By Nadeem M. Qureshi
6 September 2013
SOVEREIGNITY IS defined as the quality of having independent authority over a geographic area such as a territory or a state. By this definition, we need to ask ourselves, can Pakistan, or for that matter, any other less developed state be considered sovereign? The key word here is ‘independent’. It implies that decision making be the exclusive preserve of the state not subject to any external influence, pressure or coercion.
So is Pakistan a sovereign state? If the question were put to the general public the answer would be an unequivocal and resounding ‘no’. You might even be considered naive, or worse, stupid, for asking the question. The response would be some version of ‘don’t you know that all our decisions are taken in Washington?’ While this is clearly extreme there seems little doubt that Pakistan is not free to make all of its own decisions. The question of course is why? Why is an ostensibly sovereign state not entirely sovereign?
The answer lies in the triangular relationship between defence, industry and sovereignty. For Pakistan defence is of paramount importance. No other state activity can have priority over it. Whether it should be this way is another matter. The fact is that it is and any analysis must proceed from this basic premise.
Modern warfare is no longer a battle of strength and skill between men. It is a battle of industrial and technological prowess. Look at how air battles have changed. In the past, air superiority depended on the skill of pilots in dogfights. You had to outmaneuver the enemy and get close behind him to fire your machine gun.
Today air superiority depends on who has better technology. Developments in avionics and missile technology mean that a pilot, properly equipped, can shoot down an enemy plane ‘over the horizon’ with a satellite guided missile. This means that the hapless enemy pilot — not similarly equipped — would not know what hit him. The combatants, such as they are, do not even see each other. One executes the other by remote control.
The same applies in the sea and on the ground. Guided, either by lasers or satellites, remotely controlled torpedoes, missiles, shells, bombs, and drones can take out the enemy at the touch of a button, or by the flourish of a joystick. And just as technology has changed offense, it has changed defence. Anti missile systems can shoot down incoming ballistic missiles. Ships equipped with phased array radar linked to guns that fire hundreds of rounds a second can take out approaching projectiles.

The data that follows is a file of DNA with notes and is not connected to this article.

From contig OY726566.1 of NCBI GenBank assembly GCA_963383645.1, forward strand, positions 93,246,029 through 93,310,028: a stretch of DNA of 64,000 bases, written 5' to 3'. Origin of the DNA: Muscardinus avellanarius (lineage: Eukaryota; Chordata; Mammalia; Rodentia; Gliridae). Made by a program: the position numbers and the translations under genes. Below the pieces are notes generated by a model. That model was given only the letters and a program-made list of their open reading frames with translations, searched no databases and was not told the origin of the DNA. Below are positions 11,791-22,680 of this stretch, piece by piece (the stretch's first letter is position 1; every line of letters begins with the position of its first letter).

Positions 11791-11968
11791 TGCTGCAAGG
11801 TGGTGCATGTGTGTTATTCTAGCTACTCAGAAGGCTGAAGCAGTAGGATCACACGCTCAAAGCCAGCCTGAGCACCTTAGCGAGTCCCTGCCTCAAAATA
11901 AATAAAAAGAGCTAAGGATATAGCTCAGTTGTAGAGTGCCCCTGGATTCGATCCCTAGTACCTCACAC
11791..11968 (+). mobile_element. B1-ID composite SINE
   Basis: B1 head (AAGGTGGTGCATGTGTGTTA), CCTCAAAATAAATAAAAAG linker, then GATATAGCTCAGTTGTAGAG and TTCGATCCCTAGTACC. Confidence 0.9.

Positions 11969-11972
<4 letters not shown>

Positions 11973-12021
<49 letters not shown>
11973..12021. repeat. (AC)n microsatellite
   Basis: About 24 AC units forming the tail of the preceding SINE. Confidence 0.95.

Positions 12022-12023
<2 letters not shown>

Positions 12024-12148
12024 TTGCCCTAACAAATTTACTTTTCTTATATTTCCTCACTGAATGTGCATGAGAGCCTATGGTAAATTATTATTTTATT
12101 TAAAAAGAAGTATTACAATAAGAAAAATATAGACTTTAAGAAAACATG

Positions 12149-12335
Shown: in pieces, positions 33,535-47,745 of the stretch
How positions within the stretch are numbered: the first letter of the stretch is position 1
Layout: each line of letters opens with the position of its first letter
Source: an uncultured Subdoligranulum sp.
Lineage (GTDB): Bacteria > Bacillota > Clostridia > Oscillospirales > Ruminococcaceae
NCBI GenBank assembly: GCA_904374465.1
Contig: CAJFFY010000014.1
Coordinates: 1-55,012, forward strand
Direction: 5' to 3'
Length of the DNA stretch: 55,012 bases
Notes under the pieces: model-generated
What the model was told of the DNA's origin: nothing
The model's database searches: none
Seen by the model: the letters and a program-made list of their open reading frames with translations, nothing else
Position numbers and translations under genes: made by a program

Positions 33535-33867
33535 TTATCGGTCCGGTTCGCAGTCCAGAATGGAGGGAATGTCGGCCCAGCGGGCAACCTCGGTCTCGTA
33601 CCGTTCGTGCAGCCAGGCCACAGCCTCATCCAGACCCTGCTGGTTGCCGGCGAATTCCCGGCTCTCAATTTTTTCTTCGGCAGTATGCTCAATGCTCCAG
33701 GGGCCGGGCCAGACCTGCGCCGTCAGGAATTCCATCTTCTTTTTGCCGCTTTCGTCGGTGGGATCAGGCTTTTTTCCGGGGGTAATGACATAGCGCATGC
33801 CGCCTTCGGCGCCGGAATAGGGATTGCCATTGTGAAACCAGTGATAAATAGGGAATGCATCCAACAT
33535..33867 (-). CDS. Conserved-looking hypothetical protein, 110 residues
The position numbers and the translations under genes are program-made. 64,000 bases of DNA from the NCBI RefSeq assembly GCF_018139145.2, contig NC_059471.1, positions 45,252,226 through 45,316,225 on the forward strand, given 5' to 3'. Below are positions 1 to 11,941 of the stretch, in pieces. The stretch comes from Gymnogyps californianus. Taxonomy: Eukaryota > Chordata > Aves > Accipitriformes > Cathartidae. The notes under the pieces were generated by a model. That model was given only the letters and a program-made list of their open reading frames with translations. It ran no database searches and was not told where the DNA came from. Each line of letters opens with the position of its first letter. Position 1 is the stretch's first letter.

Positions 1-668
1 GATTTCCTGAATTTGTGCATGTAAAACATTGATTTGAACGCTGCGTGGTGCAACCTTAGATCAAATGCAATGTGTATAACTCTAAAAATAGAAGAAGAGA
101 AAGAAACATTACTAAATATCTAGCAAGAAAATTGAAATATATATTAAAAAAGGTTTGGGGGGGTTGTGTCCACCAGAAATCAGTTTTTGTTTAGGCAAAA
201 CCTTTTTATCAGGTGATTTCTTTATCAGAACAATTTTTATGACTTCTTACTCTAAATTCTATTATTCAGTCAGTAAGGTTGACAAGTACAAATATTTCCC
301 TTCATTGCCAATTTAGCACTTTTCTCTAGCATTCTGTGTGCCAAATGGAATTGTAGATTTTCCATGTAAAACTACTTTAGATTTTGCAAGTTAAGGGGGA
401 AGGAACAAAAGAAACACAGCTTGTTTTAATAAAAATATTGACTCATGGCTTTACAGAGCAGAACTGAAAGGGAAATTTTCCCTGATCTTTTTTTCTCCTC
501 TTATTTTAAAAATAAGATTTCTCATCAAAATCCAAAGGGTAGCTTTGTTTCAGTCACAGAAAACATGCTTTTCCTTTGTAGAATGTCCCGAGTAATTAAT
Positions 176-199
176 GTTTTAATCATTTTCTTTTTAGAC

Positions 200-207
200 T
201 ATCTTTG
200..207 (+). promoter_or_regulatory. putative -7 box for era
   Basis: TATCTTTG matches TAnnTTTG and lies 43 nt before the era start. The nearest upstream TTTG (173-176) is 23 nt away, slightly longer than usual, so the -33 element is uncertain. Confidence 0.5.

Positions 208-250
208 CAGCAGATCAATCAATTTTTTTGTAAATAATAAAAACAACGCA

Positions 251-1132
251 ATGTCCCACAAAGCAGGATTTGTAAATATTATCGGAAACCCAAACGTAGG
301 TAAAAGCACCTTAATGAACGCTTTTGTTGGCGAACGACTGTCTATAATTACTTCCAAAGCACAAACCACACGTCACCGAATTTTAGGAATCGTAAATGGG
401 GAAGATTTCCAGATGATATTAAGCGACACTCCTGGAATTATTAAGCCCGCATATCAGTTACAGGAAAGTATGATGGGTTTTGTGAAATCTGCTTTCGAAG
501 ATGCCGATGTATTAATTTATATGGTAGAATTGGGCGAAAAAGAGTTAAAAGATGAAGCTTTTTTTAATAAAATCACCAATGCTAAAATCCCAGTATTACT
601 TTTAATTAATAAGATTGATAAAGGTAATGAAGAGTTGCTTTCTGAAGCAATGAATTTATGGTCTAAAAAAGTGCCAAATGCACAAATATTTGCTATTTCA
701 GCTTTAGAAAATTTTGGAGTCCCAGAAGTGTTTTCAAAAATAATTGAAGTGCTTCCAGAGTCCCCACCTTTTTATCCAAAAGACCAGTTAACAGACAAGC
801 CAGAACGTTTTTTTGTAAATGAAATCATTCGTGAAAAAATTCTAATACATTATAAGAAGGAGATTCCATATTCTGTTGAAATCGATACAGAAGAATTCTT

All these systems call for the integration of a range of technologies and products. The development and manufacture of this complex military hardware, like any multi component commercial product, requires the existence of a solid and diversified industrial base. There are essentially four economic powers currently in the world who have this base. They are the US, Russia, China and the EU bloc of countries.
It is claimed that Pakistan now can manufacture a lot of its military hardware. Examples are given of indigenously developed missiles and aircraft. But anyone who has some familiarity with the nature of complex industrial products — such as missiles and aircraft — knows that Pakistan simply does not have the industrial wherewithal to ‘manufacture’ these. To build a missile or aircraft you need, for example, special metals for engine parts, chemicals for rocket fuel, electronics for control and guidance systems, and of course the technology needed to put all these together.
Pakistan falls short in all of these areas. We just do not have industries that produce high strength and lightweight aluminium, titanium and magnesium alloys, used in aircraft frames and skins. Nor do we produce heat resistant steels for engine parts. Nor can we produce the very special chemicals that are needed for solid rocket fuel or for radar reflective coatings. Nor do we produce the high precision valves, pumps and motors for airborne hydraulic systems. The list goes on. The upshot is that ultimately these materials have to come from outside.
Pakistan has historically depended on both the US and China as its principal military suppliers. It is this dependence and its vital link to our defence needs that undermines our sovereignty. If they want something from us we are not really in a position to say ‘no’. And they use this leverage to pursue their own interests regardless of the damage done to ours.
Pakistan’s sovereignty, and for that matter of any undeveloped country, is a myth. And myth it will remain until we put together a coherent industrial policy that aims eventually to give us the required industrial and technological base to really build our own missiles and planes. Then, and only then, will we be a sovereign state.
Nadeem M. Qureshi is Chairman of Mustaqbil Pakistan